Catholicism and Republicanism: More Than Compatible

Each electoral cycle, nearly six out of every ten American Catholics cast the ghastly vote of the libertine.  As such, one can only assume that the ideas and “lifestyles” emblazoned by these six out of ten votes follow faithfully (tongue firmly lodged in cheek!) upon such libertinism.  Regarding the shameful demographic ordeal, the orthodox American Catholic has grown accustomed to tearing at his garments and imploring in a maudlin falsetto: what is to be done?!

But last month, Patrick Deneen wrote an excellent article on The American Conservative announcing that these six out of ten Catholics don’t matter at all, in the larger scheme of things. “Liberal Catholicism has no future,” Deneen writes, “like liberal Protestantism, it is fated to become liberalism simpliciter within a generation.”  Notwithstanding the fact that liberal Protestantism—unlike liberal Catholicism—is in America an extreme minority position, I couldn’t any more agree with Deneen’s claim about ideological relevancy.  Don’t sweat the moot.  Instead, Deneen directs the Catholic faithful to look to their own ranks, with an eye to parsing the relative division or cohesion inhering there.  Those remaining four out of ten votes, Deneen admonishes us, represent where orthodox American Catholicism lives.  This too is a sagacious prompt.

Deneen asks: how compatible is Catholicism with self-government and how formative is the interplay of the two upon those intra-orthodox subgroups?   Recalling that reasonable minds can and do differ, Deneen splits either side of the dividing line into what may be called the “non-compatibilists” and the “compatibilists.”  Respectively, they are those who think “American Catholic” (or even more aptly, “Catholic citizen of a republic”) designates a contradiction in terms, and those who do not.

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This is precisely where Deneen and I part ways.  Even if he is correct that the two sub-groups of American orthodox Catholics indeed self-identify thus, he forgot to write: “[sic].”  Such self-identification is spurious.  It presents a false dichotomy.  To say “compatible” is a gross understatement of the truth, and “non-compatible” is outright wrong.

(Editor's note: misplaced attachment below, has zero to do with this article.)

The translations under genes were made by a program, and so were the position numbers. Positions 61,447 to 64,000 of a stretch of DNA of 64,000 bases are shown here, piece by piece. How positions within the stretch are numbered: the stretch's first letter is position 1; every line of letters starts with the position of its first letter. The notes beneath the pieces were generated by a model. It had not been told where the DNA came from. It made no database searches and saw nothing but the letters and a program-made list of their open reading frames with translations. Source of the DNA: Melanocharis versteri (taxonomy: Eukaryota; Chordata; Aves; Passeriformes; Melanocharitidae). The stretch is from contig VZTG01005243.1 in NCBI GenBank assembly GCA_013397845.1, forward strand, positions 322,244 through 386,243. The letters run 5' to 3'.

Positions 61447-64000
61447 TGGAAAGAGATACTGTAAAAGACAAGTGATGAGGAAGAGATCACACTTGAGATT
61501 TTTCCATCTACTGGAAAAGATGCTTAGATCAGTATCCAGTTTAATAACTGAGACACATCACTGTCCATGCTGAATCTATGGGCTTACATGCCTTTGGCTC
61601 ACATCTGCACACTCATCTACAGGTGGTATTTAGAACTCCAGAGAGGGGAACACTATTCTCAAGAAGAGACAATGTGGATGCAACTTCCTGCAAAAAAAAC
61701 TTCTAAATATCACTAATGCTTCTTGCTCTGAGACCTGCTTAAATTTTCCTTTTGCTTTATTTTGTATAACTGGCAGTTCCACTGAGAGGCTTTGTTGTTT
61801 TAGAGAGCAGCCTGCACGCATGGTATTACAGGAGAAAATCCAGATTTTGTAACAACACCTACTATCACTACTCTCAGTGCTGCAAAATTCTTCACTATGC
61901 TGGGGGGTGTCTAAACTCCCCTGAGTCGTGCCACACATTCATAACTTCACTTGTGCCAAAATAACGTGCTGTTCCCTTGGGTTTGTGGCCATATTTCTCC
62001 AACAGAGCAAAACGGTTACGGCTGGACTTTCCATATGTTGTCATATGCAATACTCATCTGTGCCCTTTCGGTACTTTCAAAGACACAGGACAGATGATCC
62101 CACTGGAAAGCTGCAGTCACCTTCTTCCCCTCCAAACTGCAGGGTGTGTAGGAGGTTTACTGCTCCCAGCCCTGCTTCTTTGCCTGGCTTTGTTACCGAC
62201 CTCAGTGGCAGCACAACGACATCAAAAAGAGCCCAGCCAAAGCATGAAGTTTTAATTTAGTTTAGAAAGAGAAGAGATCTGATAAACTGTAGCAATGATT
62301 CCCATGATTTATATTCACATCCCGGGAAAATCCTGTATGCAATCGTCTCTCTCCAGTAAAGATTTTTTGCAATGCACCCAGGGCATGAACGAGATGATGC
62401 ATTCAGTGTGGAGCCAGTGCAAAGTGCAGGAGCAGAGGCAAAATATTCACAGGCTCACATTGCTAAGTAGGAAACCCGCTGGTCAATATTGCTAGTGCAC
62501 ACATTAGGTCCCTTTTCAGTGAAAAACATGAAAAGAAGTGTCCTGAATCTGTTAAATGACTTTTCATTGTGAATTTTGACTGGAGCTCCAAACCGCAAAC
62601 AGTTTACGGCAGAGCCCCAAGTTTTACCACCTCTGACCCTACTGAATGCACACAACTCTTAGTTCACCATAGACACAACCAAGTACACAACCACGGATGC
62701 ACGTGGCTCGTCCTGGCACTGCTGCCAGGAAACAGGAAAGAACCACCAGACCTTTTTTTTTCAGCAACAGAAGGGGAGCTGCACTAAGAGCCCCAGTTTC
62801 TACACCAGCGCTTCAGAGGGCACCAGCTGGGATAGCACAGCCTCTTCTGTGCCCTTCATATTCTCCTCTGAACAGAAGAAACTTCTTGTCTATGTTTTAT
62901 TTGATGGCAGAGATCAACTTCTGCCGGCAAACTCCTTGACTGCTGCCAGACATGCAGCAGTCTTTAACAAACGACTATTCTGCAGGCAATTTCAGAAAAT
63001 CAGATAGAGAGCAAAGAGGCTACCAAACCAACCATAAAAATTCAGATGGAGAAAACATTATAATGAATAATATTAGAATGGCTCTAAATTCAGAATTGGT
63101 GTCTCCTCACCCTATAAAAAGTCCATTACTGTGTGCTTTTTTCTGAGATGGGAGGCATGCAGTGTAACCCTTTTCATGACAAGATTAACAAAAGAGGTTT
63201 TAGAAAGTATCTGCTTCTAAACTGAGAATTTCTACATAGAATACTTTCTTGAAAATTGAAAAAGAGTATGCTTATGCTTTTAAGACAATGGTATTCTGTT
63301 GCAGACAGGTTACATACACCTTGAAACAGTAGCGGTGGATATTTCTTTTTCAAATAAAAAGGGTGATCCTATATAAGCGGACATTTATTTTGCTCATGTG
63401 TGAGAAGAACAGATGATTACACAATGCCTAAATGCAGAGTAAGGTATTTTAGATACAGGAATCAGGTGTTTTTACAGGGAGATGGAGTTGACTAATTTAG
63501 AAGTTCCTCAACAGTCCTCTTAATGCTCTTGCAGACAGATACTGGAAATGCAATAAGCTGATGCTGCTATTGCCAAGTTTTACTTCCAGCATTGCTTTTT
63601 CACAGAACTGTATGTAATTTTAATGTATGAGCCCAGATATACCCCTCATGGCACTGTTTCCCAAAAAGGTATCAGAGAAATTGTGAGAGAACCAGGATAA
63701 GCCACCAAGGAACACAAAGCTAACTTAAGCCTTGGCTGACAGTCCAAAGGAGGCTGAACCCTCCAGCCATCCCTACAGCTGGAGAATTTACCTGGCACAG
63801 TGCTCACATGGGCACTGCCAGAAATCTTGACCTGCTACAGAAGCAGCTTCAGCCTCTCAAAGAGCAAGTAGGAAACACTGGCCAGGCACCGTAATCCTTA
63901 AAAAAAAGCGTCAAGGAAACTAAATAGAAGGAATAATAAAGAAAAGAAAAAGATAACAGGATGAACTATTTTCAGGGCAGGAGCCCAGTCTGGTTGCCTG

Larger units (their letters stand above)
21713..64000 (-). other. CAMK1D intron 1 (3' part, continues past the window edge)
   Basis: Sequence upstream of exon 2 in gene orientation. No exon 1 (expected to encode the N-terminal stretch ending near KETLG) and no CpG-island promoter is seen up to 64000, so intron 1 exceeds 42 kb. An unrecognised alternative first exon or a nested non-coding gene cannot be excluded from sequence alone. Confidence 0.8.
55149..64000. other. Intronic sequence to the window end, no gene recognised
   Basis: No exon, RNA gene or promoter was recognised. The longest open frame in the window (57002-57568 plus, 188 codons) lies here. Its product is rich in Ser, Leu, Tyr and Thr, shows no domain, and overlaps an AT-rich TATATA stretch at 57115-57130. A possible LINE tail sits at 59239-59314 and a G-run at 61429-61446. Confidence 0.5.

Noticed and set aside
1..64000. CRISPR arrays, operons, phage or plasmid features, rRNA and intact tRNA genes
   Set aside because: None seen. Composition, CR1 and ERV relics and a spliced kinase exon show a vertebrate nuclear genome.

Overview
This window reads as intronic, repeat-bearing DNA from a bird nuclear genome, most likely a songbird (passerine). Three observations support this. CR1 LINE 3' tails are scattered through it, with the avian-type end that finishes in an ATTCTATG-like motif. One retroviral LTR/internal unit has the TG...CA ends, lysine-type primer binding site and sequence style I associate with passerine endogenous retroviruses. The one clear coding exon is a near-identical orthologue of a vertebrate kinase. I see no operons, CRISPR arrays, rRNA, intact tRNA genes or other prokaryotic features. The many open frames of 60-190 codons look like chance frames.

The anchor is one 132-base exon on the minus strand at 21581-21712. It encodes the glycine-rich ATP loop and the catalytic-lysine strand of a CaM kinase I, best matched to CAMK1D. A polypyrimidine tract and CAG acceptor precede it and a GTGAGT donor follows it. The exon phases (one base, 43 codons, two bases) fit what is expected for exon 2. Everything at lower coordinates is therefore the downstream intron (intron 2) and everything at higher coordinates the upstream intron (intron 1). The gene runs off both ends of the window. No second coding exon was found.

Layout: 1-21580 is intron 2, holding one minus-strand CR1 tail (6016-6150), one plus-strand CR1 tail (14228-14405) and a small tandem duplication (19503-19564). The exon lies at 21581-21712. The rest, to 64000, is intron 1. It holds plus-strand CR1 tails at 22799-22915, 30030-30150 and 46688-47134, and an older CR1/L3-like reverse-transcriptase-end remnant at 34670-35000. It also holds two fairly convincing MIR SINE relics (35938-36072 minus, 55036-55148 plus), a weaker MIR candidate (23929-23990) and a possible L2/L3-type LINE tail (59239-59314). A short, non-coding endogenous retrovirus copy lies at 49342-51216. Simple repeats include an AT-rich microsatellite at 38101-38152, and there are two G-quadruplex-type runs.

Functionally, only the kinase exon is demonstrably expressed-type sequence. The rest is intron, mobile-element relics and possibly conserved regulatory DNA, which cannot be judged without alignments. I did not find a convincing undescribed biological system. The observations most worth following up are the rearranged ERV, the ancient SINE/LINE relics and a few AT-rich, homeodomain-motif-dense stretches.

Indeed, a major connection seems to have been missed by virtually everyone within the Church of Rome, from the laity to the Curia: the compatibilists, the non-compatibilists, and Deneen himself.  (And of course, as he points out, heterodox Catholics don’t even count.)  The Natural Law ideas of Catholicism requisition a certain, ineluctable outlook on government: republics require Natural Law, which itself needs a Catholic explication.  This is not to say that to be Catholic, one must believe in republican self-government.  Rather, if one already believes in self-government, as virtually every twenty-first century American or European does, his republicanism itself requires the ideas of the Catholic Church.

It is one thing to argue that Catholicism, alongside Protestantism or Enlightenment thought, can also sustain republicanism, as John Courtney Murray once argued, and as Samuel Gregg more recently has.  It is quite another thing altogether to argue that Catholicism alone can sustain republicanism—i.e. that Protestantism and Enlightenment thought cannot.  In this claim, which I stake, I believe I am sui generis.

America’s Declaration and, to a slightly lesser extent, its Constitution were structured almost exclusively upon the ideas of “Whig theory” from England in the prior century.  Whig theory’s mature form, John Locke’s 1689 Second Treatise, was in turn fertilized by the coalescence of two sixteenth century movements: the Enlightenment and the Protestant Reformation, which each repudiated (contrary to popular opinion) all the heftiest parts of Natural Law theory.  That is, nature is a forum for freedom, morality, intelligibility, and teleology.  Locke well knew that his own empiricist epistemology (and in an opposite/equal way, the Reformation epistemology) laid low these four important attributes formerly ascribed to nature.  Simply, if nature is unintelligible as he posed it, it can have no discernable law.